Unfortunately despite copying the visual style of Blade Runner, the story avoids any moral questioning in favour of a straight beat-the-bad-guy story. What begins as a potential mysterious case never really develops with any twists and even ends with a shoot-out. It falls back on a dose of mysticism, though luckily it never develops into a super-natural threat. As a character Blade never progresses nor shows any sign of weakness to make him more rounded, wasting the game system really.

This may or may not be considered a bug, but the time system does produce some quirks. For example I completed most of my investigations on day 1, only to have to literally pass time for events to catch up. For example I triggered a meeting to happen 'immediately' but then had to wait 12 hours for it! In a more general sense the time system is inconsistently applied, whilst the City Hall opens and closes on a daily schedule, the same people play the same game of cards for four days non-stop. I put this down to the dangers of modelling time a game, when most adventure games rely on one event triggering another.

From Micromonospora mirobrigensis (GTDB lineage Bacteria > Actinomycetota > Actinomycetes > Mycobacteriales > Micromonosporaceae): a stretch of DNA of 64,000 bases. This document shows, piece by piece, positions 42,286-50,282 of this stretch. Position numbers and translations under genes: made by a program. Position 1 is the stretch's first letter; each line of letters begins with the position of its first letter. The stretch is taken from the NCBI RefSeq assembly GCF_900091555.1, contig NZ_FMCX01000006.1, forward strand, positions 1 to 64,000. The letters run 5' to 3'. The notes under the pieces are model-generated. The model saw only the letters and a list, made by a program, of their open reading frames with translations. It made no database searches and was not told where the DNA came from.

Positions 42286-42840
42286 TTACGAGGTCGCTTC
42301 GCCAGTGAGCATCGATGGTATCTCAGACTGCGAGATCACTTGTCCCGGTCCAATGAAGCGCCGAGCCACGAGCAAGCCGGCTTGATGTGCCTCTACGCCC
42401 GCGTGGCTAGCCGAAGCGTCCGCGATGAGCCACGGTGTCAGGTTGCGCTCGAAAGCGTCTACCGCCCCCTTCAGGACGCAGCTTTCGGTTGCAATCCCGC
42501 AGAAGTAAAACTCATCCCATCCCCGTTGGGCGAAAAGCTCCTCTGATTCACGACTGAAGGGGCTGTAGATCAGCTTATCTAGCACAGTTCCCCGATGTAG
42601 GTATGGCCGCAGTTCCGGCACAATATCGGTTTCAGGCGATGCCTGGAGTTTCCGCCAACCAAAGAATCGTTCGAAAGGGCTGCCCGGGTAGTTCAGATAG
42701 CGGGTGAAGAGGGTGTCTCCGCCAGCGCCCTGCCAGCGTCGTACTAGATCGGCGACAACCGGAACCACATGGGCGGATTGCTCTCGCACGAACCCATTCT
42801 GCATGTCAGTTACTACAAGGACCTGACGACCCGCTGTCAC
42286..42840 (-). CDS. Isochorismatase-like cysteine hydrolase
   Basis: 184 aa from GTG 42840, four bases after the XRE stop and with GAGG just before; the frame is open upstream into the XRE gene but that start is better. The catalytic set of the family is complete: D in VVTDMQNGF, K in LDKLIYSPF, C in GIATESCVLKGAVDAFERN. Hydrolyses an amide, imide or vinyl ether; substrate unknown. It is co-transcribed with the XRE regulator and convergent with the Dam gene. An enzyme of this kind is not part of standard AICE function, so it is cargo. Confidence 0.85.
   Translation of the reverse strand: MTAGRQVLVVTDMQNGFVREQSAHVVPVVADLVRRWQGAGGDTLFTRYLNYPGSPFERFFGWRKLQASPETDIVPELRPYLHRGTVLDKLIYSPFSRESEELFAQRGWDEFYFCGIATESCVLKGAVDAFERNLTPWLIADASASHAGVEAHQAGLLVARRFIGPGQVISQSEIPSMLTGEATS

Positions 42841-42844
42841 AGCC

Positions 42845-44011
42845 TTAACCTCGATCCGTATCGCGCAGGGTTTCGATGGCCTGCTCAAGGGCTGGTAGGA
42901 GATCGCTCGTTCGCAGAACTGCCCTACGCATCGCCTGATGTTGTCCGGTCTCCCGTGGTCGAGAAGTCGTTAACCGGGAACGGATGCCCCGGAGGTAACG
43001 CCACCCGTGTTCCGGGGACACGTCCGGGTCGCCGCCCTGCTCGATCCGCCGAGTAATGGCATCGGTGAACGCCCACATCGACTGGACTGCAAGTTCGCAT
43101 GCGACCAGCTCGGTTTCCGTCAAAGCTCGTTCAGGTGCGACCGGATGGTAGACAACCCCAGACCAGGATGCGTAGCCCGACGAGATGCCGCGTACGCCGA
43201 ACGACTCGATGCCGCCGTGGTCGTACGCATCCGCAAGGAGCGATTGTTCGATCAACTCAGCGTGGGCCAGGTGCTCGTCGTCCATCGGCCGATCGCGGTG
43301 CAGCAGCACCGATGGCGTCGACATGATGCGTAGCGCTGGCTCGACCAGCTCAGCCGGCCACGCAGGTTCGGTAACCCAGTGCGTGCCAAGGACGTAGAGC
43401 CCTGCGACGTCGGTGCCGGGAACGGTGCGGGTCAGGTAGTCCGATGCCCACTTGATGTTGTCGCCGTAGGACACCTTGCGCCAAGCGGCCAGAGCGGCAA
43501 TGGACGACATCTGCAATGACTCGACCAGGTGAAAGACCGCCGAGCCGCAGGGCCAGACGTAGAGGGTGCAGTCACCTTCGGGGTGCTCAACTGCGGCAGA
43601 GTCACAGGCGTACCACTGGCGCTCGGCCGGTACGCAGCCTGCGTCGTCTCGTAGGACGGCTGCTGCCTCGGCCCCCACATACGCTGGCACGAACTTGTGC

My final gripe was the terrible music. In places it tries to sound like Blade Runner, whilst in others it just settles for annoying. If only they had spent longer on it and also tried to create smooth sound-scapes to augment the pretty pictures, ones that faded between scenes. I know it would have been hard with the software of the time, but consider that standing outside the night-club has the same music at the same volume as standing inside!

I forgot another small gripe – the box art seems to be designed to repel, it's mainly a picture of a brick wall!

The Bottom Line
I like what Rise of the Dragon was trying to be. With it's focus on realistic life and detective work, characters who can block you out and the aspect of time, it really tries to be a complete experience. However it does this with a hammy plot – if you want to kill people why turn them into dragons first? The plot is straight-forward, though it probably needs to be to allow the plot to branch and weave back in again and work effectively. Despite the static nature of the interface, the branching and above aspects make it a good game to play.

This game feels like a project in creating a story with branching plots, with it's consequential rough edges. Dynamix's next game Heart of China tries to learn from this, but I think Rise of the Dragon is better for taking the serious engaging tone. Heart of China pointed out the plot branches, destroying the illusion of choice, whereas Rise of the Dragon opts for immersion.